# What determines the colour of viewed light that has been linearly then circularly polarised and viewed through a linear polarising filter?

I have run a little science experiment using a white light table with a linear polarising filter atop it and gotten students to stick sellotape on acetate to act as a circular polariser so that when viewed through 3D glasses (linear polarisers) it reveals different colours based on the angle and rotation from which they are viewed as well as layering of the sellotape. Pretty much as shown at the beginning of this video.

I have a relatively good grasp of scientific concepts; my current understanding is that elliptical/circular polarisation occurs when light is refracted through an anisotropic medium, which in this case is the sellotape (and acetate to some extent) and this slows down one component of the EM waves.

But what is it that determines the colour you see when you view the circularly polarised light through another linear polarising filter (3D glasses)?

Thank you.

• polarizer may increase color saturation , decrease reflections, then filter or relatively highlight some colors tones.
– user46925
Aug 3, 2016 at 21:44
• The spectrum of the light. Aug 3, 2016 at 22:14
• @igael This is true with regards to photography and that is because the light reflected off of water and other such surfaces often has a degree of polarisation due to its interaction with light. The CPL has a quarter wave plate relation-ship with the linear polariser and can be used to filter out the reflected light by turning the linear polarising filter component to negate the reflected light. Aug 4, 2016 at 7:01
• @CuriousOne The spectrum of light i.e. white light certainly contains a wide range of wavelengths which accounts for all the different colours. What I am trying to understand is how only a specific wavelength of colour is observed based on the material and viewing conditions through the linear polarising filter on the 3D glasses Aug 4, 2016 at 7:04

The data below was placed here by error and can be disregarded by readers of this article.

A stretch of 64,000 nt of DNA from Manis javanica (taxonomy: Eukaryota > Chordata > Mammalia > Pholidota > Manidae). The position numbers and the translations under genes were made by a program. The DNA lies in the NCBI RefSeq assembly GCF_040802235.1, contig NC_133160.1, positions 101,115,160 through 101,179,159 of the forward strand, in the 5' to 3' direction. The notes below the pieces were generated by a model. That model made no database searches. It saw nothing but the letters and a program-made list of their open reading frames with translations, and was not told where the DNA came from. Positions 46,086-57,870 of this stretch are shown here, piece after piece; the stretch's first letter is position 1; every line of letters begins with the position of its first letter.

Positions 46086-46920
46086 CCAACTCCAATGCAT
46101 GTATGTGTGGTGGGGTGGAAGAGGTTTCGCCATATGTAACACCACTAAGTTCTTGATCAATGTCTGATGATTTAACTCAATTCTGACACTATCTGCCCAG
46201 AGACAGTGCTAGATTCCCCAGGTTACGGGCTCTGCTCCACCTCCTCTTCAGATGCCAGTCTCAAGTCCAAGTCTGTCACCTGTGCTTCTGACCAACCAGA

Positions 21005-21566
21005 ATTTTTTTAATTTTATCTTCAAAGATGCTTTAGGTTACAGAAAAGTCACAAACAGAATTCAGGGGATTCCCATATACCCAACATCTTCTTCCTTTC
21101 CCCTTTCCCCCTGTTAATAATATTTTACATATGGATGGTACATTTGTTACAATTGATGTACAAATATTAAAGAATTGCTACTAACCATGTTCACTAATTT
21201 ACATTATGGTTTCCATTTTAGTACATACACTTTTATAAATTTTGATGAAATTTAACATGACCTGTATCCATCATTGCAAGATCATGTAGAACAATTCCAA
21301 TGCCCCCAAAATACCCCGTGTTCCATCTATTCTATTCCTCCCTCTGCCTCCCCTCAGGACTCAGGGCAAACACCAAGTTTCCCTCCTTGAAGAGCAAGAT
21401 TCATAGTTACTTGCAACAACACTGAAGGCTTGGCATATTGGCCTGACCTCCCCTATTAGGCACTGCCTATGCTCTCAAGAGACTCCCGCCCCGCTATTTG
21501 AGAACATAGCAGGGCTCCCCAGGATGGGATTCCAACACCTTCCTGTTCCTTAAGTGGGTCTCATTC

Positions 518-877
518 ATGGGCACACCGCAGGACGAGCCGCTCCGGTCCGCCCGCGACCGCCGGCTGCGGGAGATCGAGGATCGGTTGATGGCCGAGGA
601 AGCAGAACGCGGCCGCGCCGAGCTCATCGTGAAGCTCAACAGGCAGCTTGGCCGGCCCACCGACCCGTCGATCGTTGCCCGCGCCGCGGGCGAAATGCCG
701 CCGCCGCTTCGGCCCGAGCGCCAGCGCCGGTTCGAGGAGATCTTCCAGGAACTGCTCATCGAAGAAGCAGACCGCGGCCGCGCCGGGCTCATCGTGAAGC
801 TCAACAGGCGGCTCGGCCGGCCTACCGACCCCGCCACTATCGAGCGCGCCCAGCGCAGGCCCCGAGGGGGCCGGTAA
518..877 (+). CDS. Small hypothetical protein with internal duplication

• Polarization has nothing to do with the spectrum of the light, it's an independent quantity. Good 3d glasses will not discolor the light passing trough them. The cheap ones you get in the theatre most likely will, but that's a technical defect and not some fundamental property of light. Aug 4, 2016 at 7:09

Simplified, it's interference patterns across different wavelengths based on the thickness of the material.

If you used monochromatic light, you would likely see an interference pattern that was related to the thickness of the material. The index of refraction differs based on the polarization orientation. At some thicknesses the phase of each will match on exit (same as if it had a uniform index of refraction) and at other thicknesses the two directions will be out of phase.

But because the indices of refraction differ with wavelength, the thickness that allows red light to be seen through the polarizers may not allow green light to be seen through them.

Using some optical filters should show a much simpler pattern on the materials.

so it is simpler to see this as a problem of diffraction as the chains of hydrocarbons in the sellotape will act as a diffraction grid and depending on the angle of viewing I will get either a constructive or destructive fringe

The interference isn't from the chains directly. Instead the chains change the index of refraction based on the orientation of the light's electric field. This turns the piece into a waveplate.

Different thicknesses mean it might act like a half-wave plate for some wavelengths (reversing the direction of the circular polarization and allowing the light to be visible), and it might act like a full-wave plate for others (leaving it alone for the second filter to absorb the wave.

• Thank you for your reply. I see, so it is simpler to see this as a problem of diffraction as the chains of hydrocarbons in the sellotape will act as a diffraction grid and depending on the angle of viewing I will get either a constructive or destructive fringe which may or may not coincide with that of another wavelength (thus mixing and giving another colour)? Aug 4, 2016 at 7:10
• Again thank you for your added answer, I accept your response as the answer but I would appreciate if you could elucidate a little further the last bit of the question which is, why can the interference caused by the sellotape (whether to monochromatic light or white light) only be observed once viewed through another linear polariser and not the naked eye? Aug 4, 2016 at 9:12
• Most of the light goes through the test material, just some of the polarization properties have changed. Your eye cannot see this change in polarization and views it as nearly uniform. The second polarizer removes the light that has not been phase modifed, leaving only the sections where such changes happened. This subtraction by the second filter allows you to see the modified areas. Aug 4, 2016 at 15:43